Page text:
In this picture, CMYK is shown to be subtractive while RGB is shown to be additive, simply because their colors are reversed from one another. Is there potentially any additive equivalent to RYB like RGB is to CMYK? Some sort of, mythical GPO or something that creates white when it's colors are combined?
Are you fucking retarded? The primaries are arbitrary. The reason RGB is white is because you're mixing light an additive process. RGB pqaints would still mix to black/mud just bwith a bit wonky of a gamut. I mean the Munsell model has 5 for that reason. No need sacrificing your gamut size.
>Are you fucking retarded
Wow, rude. Ignorant maybe, but not retarded. So if one were to try and mix light with the RYB primaries, could it potentially result in white (light)? Thank you for the reply, by the way. I've already learned much from you.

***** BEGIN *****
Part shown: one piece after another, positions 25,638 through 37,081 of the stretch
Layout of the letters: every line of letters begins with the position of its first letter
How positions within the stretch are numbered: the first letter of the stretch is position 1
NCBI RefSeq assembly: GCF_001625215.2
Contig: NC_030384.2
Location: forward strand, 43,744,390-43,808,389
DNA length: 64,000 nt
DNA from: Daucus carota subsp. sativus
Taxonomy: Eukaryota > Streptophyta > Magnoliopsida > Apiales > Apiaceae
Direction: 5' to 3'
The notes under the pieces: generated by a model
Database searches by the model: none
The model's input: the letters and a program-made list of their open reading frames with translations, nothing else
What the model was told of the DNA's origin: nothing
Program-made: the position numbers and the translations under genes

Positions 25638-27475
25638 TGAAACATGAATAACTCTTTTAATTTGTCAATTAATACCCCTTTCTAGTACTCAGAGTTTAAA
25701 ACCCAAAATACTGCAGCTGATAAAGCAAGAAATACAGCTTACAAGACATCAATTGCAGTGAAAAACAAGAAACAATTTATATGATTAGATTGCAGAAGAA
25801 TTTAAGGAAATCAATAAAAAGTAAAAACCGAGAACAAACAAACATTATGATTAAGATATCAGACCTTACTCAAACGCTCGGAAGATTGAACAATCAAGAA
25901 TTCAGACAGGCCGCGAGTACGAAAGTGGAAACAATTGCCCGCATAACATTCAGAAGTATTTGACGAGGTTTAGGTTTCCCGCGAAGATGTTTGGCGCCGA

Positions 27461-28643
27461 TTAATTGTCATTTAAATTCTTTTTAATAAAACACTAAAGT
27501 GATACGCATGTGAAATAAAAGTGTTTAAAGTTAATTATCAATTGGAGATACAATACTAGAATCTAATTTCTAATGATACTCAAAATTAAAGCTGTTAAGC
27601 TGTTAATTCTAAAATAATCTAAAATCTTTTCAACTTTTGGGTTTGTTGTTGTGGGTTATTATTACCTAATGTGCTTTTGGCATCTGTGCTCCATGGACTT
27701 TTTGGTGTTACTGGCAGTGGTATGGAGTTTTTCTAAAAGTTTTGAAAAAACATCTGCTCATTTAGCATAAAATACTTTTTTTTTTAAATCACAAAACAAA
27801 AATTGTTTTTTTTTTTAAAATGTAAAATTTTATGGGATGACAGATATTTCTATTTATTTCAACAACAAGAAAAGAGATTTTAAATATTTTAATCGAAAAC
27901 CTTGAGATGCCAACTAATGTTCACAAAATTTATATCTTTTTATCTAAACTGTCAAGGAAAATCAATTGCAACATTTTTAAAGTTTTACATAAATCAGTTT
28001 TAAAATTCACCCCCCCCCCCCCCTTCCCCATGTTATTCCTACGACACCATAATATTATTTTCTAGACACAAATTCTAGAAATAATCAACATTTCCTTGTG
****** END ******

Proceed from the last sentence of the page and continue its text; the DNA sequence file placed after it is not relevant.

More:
In short, one is light colors only (RGB), the other are pigments (CYMK, used in printers as you may know because is the easier one to translate from RGB to this and RYB which is the standard pigment color model, but there is no way to obtain a primary color from a secondary color) I might be a bit wrong but that's the principle of it, I am sure some book on color theory might explain it on a much better way since I am not an expert on the subject.
I actually tested it in 3DS Max, and I feel pretty dumb now for having asked all of this on here. But again, I was ignorant, and am now a little bit more knowledgeable.
So thank you, all. You have helped me greatly.